Immune System

Researchers have recently taken a closer look at the role of the immune system in provoking those crapulous mornings. Drinking alcohol invites a broader suite of chemicals into our bloodstream than usual, triggering an immune response: Inflammation-promoting proteins signal the brain to produce more of them, leading to throbbing headaches and psychological effects like memory issues and mood changes (sometimes called the metaphysical hangover).

The Hangover-Resistant and The Hangover-Vulnerable

A 2008 study published in Current Drug Abuse Reviews evaluated all the research claiming to have quantified the elusive “hangover-resistant” population, and concluded that they constitute roughly 23 percent of the US population. But how can so many people avoid the next-day symptoms?

As it turns out, genetics explains almost half the variation in hangovers experienced between individuals — though the potential explanations (which genes are doing what) are countless. For example, many people of Chinese, Japanese and Korean descent have a mutation that prevents their bodies from effectively breaking alcohol down, leading to accumulated acetaldehyde, alcohol flushes and worse hangovers — but with lower chance of alcohol-use disorder (alcoholism).

As for whether young people can better endure them, Richard Stephens from the Alcohol Hangover Research Group told the BBC that “there’s no evidence" for the claim that hangovers worsen as we age. In fact, he found that they’re around seven times more likely for 20-year-olds than 60-year-olds, though this is likely related to binge intensity.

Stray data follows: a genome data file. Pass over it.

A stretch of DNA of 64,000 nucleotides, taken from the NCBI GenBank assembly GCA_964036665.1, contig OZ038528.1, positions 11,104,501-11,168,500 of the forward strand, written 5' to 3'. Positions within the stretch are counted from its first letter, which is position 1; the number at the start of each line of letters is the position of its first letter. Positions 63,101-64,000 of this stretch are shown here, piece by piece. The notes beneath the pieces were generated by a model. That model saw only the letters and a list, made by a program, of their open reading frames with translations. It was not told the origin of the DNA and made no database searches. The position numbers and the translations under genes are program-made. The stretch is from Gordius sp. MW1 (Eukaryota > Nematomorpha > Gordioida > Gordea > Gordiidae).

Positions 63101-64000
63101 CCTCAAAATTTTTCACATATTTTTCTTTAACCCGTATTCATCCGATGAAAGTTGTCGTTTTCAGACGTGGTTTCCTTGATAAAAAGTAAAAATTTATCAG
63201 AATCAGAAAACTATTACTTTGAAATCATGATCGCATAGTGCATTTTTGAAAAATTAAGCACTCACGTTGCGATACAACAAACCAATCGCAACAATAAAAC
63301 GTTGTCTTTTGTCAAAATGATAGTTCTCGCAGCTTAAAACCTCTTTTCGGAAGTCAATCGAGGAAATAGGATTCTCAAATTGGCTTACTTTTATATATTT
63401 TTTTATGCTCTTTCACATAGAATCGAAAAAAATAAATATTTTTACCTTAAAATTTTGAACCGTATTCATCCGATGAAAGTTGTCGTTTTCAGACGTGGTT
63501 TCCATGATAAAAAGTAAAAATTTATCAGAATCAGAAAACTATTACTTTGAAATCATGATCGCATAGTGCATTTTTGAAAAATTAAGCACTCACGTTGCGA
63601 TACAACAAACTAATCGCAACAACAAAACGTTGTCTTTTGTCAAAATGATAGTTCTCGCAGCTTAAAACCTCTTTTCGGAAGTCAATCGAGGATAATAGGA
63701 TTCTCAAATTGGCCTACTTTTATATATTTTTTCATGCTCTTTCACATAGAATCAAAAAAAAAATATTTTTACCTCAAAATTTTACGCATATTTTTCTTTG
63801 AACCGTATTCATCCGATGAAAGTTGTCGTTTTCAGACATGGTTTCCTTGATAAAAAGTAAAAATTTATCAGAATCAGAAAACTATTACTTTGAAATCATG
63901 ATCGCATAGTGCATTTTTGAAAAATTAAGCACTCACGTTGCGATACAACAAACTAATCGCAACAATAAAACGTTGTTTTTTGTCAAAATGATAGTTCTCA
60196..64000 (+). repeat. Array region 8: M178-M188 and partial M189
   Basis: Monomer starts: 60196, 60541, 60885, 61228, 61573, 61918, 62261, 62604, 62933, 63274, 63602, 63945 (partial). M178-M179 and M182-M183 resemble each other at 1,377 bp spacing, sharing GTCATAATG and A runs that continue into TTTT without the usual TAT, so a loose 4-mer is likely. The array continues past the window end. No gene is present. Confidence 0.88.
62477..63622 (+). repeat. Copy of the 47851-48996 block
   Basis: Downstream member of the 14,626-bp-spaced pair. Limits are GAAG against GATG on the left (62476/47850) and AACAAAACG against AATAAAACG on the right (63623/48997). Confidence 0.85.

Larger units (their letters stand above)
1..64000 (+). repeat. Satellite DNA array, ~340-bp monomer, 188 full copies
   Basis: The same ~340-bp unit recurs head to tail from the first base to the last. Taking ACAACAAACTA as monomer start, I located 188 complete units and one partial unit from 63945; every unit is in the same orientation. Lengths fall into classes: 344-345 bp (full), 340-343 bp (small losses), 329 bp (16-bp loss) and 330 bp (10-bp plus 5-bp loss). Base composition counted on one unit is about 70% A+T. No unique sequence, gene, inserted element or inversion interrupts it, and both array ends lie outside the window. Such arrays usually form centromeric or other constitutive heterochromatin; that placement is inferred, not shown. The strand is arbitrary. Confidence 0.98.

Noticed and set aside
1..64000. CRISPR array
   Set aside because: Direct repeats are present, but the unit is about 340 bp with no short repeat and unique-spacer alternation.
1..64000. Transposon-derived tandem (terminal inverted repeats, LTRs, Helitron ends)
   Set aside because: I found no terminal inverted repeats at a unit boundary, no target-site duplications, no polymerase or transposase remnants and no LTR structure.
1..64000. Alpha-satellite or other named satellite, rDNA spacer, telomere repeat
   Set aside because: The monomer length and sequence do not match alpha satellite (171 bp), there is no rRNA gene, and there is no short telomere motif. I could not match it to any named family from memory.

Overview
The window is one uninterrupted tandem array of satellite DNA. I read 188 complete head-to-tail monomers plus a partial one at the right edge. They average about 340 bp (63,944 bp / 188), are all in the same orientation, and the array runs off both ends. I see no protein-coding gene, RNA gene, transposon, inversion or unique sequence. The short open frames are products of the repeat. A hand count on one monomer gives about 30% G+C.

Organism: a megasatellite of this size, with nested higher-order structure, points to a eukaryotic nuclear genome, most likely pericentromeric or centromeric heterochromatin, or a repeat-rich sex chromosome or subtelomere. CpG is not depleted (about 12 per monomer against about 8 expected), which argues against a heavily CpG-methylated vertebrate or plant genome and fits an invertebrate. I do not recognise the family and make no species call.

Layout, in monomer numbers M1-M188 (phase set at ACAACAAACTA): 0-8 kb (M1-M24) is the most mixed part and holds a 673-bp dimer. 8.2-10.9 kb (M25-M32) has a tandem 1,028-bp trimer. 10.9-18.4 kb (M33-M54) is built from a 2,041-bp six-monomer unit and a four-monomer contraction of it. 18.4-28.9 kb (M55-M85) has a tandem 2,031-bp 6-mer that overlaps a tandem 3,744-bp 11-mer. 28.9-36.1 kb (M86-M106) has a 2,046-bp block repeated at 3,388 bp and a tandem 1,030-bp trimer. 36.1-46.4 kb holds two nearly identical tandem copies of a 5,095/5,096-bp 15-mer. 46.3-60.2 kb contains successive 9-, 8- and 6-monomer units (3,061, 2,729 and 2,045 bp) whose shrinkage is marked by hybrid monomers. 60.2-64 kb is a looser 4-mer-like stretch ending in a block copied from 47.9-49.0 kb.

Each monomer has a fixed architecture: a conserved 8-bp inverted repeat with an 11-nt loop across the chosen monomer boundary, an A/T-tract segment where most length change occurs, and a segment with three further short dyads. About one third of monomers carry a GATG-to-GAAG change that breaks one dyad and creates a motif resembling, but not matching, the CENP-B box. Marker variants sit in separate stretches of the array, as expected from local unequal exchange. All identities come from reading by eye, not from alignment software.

Despite the hard evidence regarding genetics and age, our hangover perceptions may not always match reality. A 2015 study published in Alcohol and Alcoholism separated people who claimed to be hangover-resistant from people who experience more typical hangovers, got them equally drunk and measured their immune responses before and after drinking. The morning after, both groups had significant immune responses, with no discernible differences between them.

The Facts Behind Hangover Tolerance Remain Hazy

What’s more, much of our hangover data come from surveys that rely on participants self-reporting their symptoms. Not only is this unreliable, but researchers don't often account for drinking circumstances: Over how long a period were these drinks consumed? Was there a judicious “padding of the stomach” beforehand? 

According to a 2020 survey in the Journal of Clinical Medicine, the percentage of people claiming to be hangover-resistant shrinks when their estimated blood alcohol concentration increases. This suggests that the hangover-resistant simply aren’t big drinkers. A similar 2017 study showed that the majority of those claiming they’ve never experienced a hangover (58 percent female, 71 percent male) hadn’t drank over 0.8 mg/mL (alcohol/blood); for relatively heavier drinkers, the women and men claiming to be hangover-resistant dropped to 5.8 percent and 5.1 percent, respectively.

Overall, it’s hard to discern whether people who claim to be hangover-resistant are the real thing. The difference may lie in our different definitions of intoxication and the intensity of our alcohol guzzling.